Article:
Category Archives: Holy Spirit

Acts 16:1-40 – Being lead by the Spirit


While Paul and Barnabas worked well together in spreading the gospel to the north-west of Israel, they disputed over working together with Mark (formerly known as John). Barnabas and Mark sailed to Cyprus but Paul and Silas went through Syria and Cilicia.



  • 1-15 The Spirit leads them to Lydia (gathering gospel partners along the way)
    • 1-5 Paul picks up Timothy
    • 6-10 Paul is led by the Spirit and picks up Luke
    • 11-15 Paul meets Lydia
  • 16-40 The Spirit leads them to the Jailer
    • 16-18 Paul rebukes a spirit
    • 19-24 Paul is imprisoned
    • 25-34 Paul and Silas convert the jailer
    • 35-40 Paul escorted out of jail

1-15 The Spirit leads them to Lydia (gathering gospel partners along the way)

1-5 Paul picks up Timothy

“…a disciple named Timothy…” This young man would become a very close and invaluable partner in the gospel for Paul. He is mentioned in almost all of Paul’s letters (excluding Galatians and Ephesians and Titus), two of which were written directly to him. Timothy was regarded as a son, a brother and a co-worker in the gospel to Paul. His mother was a believing Jew while his Father was a Greek. There is no mention of his father’s faith but his mother and grandmother taught him well from youth about the scriptures (2 Timothy 3). Paul met Timothy while travelling and found a young man who was already growing steadily in the faith and in good regard in his neighbourhood. These are two excellent agendas for life: to grow in love for the Lord and be respected in the community – particularly when the latter flows out of the former. Luke 2:52 says that “Jesus grew in wisdom and stature, and in favour with God and man.”

“…he circumcised him because of the Jews…” In light of the previous chapter, you may think this is a hypocritical decision. The point though is about being received by the Jewish community so that the gospel can be heard. The circumcision decision was not done for the purpose of religion. Remember 1 Corinthians 9:22 tells us to become all things to all people so that by all possible means (even circumcision) we might save some.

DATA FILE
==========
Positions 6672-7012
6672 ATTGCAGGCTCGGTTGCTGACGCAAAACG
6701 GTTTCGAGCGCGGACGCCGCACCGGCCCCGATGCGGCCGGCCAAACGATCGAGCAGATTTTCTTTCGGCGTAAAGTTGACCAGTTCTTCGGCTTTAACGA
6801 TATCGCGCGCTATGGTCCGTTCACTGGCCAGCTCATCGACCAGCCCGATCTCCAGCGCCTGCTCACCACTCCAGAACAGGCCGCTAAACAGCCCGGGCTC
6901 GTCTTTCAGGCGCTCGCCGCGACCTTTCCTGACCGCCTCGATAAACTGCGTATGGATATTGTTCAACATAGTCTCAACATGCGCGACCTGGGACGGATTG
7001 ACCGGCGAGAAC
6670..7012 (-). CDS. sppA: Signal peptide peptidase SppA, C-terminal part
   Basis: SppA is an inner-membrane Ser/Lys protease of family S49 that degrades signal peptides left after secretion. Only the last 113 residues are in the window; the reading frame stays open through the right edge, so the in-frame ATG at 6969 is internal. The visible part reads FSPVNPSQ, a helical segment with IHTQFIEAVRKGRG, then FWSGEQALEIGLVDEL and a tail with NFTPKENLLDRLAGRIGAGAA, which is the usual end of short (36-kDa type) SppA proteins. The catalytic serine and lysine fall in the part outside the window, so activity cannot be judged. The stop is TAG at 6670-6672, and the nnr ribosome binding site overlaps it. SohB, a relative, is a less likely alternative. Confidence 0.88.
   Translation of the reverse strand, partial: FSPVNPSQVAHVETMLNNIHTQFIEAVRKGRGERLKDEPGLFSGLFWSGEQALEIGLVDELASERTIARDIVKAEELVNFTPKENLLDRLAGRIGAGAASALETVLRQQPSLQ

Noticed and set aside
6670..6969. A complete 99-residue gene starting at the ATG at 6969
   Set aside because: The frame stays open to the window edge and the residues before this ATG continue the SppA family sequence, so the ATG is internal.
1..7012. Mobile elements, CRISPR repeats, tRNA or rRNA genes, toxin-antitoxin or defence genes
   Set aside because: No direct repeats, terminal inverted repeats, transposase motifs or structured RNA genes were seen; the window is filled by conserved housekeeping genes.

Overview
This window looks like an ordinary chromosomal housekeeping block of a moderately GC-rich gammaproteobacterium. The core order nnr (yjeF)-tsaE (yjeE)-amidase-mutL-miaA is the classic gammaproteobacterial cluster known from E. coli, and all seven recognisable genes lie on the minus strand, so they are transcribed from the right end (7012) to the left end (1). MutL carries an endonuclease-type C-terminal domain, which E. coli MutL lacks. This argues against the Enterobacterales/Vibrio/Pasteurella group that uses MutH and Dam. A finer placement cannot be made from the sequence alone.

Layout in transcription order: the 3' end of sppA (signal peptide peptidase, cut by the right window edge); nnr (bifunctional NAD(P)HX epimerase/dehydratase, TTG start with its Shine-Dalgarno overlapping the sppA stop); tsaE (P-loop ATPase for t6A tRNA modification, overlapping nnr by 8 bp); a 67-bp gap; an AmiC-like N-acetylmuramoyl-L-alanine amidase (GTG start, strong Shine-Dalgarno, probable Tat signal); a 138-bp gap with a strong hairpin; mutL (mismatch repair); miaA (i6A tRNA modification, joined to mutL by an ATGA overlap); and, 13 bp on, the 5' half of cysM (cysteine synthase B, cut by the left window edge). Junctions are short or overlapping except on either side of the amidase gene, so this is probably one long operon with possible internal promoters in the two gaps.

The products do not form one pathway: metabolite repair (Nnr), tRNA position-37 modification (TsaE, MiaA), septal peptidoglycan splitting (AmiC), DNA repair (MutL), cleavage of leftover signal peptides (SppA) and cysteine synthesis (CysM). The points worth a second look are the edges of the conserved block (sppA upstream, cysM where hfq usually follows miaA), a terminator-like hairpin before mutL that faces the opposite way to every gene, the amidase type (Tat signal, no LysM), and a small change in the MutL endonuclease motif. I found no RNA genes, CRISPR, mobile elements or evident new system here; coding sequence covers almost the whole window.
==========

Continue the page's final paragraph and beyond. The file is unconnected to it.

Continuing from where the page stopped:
“…as they travelled from town to town, they delivered the decisions reached by the apostles…” Even while Timothy had been circumcised, they intended to continue the encouraging message that life in Christ brings freedom and unity between Jew and Gentile.

6-10 Paul is led by the Spirit and picks up Luke

“…kept by the Holy Spirit from preaching…” Who knows how the Spirit did this. The means are not really important (or else we might be told) but when doorways are closed to the disciples, they regarded this as a sign from the Spirit of Jesus (v6 and 7). When some doors are closed, others are opened and one town that received the gospel as a result is Galatia – the church there would receive the Epistle to the Galatians – a book filled with gospel truths and a strong argument against staying with the law now that Christ has come.

“…concluding that God had called us to preach the gospel [in Macedonia].” This conclusion was reached after Paul had a night vision. Some people claim to receive words from the Lord like Paul did here. I don’t wish to dismiss things too quickly. But the practice overall is that we walk by faith in the knowledge of the word of God. This is the norm. To expect anything else as the norm or more common is to regard the books of the bible as average and common stories. In the first century, the gospel is fresh and the mission of God was to take the name of Jesus to the nations (Acts 1:8). Some areas had been restricted in the wisdom of God but others were opened and Paul was being lead by God to go to Macedonia.

“…we got ready at once…” Notice the pronoun ‘we’. For the first time in the book of Acts, it is written in the first person. Introducing Dr Luke to the story. He doesn’t make note of his joining in the mission and he comes in and out of the narrative without further attention (16:10-17; 20:5-15; 21:1-18; 27:1-28:16).

11-15 Paul meets Lydia

“…we travelled to Philippi…of Macedonia. And we stayed…” Philippi is described as the major city of the area of Macedonia and we know that Paul founds a Christian church here which he will write to later in the New Testament. They stopped here since this is where God had directed them and this is where they planned. This is where the story unfolds and we meet Lydia.